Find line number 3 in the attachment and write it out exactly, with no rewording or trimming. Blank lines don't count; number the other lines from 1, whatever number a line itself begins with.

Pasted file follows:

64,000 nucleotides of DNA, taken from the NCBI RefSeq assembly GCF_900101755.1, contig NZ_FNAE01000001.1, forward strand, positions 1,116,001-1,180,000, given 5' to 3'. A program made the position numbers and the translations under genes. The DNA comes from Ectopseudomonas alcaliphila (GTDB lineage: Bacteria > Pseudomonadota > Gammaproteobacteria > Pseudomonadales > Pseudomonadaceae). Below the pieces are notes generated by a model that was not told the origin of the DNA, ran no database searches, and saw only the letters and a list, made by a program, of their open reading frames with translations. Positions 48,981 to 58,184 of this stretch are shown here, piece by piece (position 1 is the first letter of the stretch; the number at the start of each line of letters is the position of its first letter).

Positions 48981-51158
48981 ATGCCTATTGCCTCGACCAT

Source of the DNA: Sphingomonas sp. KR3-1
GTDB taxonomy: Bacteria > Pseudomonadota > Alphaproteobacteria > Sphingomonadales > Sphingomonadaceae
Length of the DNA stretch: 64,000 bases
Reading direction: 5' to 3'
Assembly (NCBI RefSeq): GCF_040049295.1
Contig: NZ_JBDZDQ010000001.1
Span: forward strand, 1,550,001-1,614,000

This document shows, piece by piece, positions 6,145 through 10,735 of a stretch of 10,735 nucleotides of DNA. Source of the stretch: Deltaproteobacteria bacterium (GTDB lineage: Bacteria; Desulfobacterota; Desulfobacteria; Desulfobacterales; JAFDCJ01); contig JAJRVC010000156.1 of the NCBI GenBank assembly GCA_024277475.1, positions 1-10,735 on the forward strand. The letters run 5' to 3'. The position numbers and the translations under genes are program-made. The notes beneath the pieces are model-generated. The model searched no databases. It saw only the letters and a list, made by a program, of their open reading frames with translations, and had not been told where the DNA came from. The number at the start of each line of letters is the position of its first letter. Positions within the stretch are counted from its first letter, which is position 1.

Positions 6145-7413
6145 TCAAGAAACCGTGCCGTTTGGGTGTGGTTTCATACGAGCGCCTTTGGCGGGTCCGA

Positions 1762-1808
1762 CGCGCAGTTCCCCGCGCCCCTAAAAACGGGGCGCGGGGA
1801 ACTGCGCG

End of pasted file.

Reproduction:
48981 ATGCCTATTGCCTCGACCAT